As a female financial advisor, one of the most common things I hear about investing is that it feels overwhelming. While it is impossible to ever guarantee investment success, there are some basic guidelines that can help you make wise financial choices and support a life you love. Although investing carries risk because no one can predict the future, when you don’t invest you take the risk that you will not meet your long-term financial goals.
My personal finance mantra is “simply your finances, simplify your life.” In the spirit of enabling you to focus on what brings you the most joy in life, here are 4 simple steps you can use to begin to craft an investment plan for your unique circumstances.
Step #1: Identify how much money you can set aside for longer than five years
First, divide your total pool of money into two buckets. Bucket number one is for your emergency fund and any other money you think you might need to spend in the next five years. (A rough rule of thumb is to aim for at least 6 months of living expenses in an emergency fund). The second bucket is for the money you are saving for your longer-term needs, such as your children’s college education and your retirement. The money in first bucket should be held in checking, savings and/or money market accounts. The money in the second bucket is what is available to “invest”. I recommend a minimum five-year time horizon with this bucket because – as I’ve written about before – the odds of positive investment returns increase with the length of time in the market. Investing is like a roller coaster with natural ups and downs. To win at investing you need to be able to stay the course until the end of the ride and not jump off when it gets a little scary.
Step #2: Decide how much to put in stocks vs. bonds
This is the first step in a key process called “asset allocation.” Historically, stocks (aka “equity”) have tended to provide higher returns, albeit with more volatility. By contrast, bonds (aka “fixed income”) tend to provide lower yet more stable returns. A helpful guideline made popular by Vanguard’s iconic founder, John Bogle, is this: 100 minus your age = the maximum percentage of stocks to put in your portfolio. Note: Importantly, as with all rules of thumb, this is just a starting point.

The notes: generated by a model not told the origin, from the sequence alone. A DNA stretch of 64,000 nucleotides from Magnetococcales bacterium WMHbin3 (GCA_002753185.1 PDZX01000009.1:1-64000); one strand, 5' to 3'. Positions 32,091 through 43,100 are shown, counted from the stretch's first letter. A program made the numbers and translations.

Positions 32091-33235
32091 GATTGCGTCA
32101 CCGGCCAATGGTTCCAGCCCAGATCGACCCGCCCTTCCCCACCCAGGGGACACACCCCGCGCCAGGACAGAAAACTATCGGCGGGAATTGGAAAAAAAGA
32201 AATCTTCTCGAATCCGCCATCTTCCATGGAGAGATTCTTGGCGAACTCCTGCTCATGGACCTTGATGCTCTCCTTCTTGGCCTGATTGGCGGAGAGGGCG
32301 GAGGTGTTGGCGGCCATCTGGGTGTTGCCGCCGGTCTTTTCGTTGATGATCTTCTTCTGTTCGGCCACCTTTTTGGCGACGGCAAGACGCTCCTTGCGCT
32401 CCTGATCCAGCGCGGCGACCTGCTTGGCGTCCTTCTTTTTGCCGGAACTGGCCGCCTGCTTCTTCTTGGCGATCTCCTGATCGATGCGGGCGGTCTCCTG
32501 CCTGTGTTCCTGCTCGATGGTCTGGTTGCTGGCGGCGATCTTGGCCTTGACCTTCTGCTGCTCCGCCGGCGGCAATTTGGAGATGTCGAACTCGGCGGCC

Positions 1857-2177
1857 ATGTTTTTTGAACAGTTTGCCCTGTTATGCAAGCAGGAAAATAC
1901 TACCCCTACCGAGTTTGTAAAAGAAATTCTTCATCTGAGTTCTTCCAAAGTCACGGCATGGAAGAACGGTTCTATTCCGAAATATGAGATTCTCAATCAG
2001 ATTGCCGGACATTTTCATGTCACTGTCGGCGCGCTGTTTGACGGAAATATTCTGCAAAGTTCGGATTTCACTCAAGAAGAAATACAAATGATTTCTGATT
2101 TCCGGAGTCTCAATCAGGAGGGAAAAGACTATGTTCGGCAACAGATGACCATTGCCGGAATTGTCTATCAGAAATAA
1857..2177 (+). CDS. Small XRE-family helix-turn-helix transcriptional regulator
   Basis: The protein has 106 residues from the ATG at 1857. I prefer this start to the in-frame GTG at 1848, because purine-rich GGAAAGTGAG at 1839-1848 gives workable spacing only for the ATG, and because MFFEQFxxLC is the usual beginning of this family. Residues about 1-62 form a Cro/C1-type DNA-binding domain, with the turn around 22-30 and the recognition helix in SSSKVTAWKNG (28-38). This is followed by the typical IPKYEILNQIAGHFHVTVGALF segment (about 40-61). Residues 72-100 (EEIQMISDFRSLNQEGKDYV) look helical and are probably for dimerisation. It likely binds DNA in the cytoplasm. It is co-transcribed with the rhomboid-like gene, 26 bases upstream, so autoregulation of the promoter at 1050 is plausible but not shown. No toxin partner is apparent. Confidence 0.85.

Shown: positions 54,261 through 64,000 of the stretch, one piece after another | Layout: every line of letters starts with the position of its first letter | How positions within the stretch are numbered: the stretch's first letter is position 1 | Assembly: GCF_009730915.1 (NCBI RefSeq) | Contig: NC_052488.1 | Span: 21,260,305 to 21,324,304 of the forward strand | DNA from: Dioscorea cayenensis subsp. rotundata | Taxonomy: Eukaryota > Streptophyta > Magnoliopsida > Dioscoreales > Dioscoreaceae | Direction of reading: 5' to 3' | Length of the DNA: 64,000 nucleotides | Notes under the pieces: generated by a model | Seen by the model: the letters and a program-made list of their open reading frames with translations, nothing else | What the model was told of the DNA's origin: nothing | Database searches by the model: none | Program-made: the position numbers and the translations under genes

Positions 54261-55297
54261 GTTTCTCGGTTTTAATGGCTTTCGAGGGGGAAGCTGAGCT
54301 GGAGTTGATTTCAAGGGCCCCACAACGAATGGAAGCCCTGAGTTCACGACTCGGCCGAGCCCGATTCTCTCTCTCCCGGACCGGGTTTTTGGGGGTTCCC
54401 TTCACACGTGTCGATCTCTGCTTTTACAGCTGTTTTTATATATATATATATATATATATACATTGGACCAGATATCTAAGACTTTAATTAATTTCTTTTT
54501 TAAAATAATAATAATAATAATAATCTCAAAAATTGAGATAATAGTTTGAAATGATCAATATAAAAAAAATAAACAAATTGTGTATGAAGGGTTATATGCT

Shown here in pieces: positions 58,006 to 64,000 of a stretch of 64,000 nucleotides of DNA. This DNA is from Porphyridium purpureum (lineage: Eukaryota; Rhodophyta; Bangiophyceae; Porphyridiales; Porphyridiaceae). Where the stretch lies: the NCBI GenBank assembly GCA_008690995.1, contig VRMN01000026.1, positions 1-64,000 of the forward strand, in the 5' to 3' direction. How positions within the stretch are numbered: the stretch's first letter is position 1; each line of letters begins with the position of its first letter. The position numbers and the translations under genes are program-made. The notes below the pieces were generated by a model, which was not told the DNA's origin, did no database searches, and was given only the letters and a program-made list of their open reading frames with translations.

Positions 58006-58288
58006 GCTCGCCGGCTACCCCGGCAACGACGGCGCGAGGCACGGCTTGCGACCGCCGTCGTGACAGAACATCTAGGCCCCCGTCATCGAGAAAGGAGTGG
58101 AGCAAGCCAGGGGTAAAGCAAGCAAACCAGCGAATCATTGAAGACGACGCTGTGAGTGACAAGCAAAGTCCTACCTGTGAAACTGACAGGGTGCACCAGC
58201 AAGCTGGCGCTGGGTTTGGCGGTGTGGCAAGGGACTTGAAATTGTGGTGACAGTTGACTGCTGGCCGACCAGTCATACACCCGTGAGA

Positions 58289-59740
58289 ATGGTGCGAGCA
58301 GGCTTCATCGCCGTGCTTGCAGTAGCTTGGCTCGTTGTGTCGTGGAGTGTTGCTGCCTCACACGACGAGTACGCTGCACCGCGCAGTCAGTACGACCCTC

Step #3: Determine how much to invest overseas
These days, since developing and emerging international markets are growing at a faster pace, the US’ share of the total global economy is gradually shrinking. By putting a portion of your assets overseas, you not only benefit from diversification, but you can also get exposure to faster growing emerging markets. At MoneyZen Wealth Management, I target around 30% of equities for international exposure. However, as you can see in this Wall Street Journal discussion, there is a wide range of opinions on this topic!
Step #4: Decide if you want to be an “active” or “passive” (evidenced-based) investor
Active investors seek to “beat the market” by picking stocks of specific companies and frequently trading them. Unfortunately, the evidence shows that vast majority of active investors fail to beat the market over the long run. By contrast, passive investors who rely on what I like to call an “evidenced-based” approach, seek to capture the market return using low cost, index type funds. In short, evidenced-based investors believe that markets are efficient and asset allocation (the mix between stocks, bonds, cash, etc.) is a much stronger driver of long run returns than “security selection” (trying to find the next hot stock). Three great books on this topic are The Investment Answer, Think, Act, and Invest Like Warren Buffett, and Investing Made Simple.
After making your decisions on these steps, commit your investment plan to writing so you can easily chart your progress. You’ll want to periodically review the results (at a minimum, once a year) to make sure you haven’t drifted too far from your targeted course. If you are looking to add some MoneyZen to your financial life, these simple steps are a great place to start.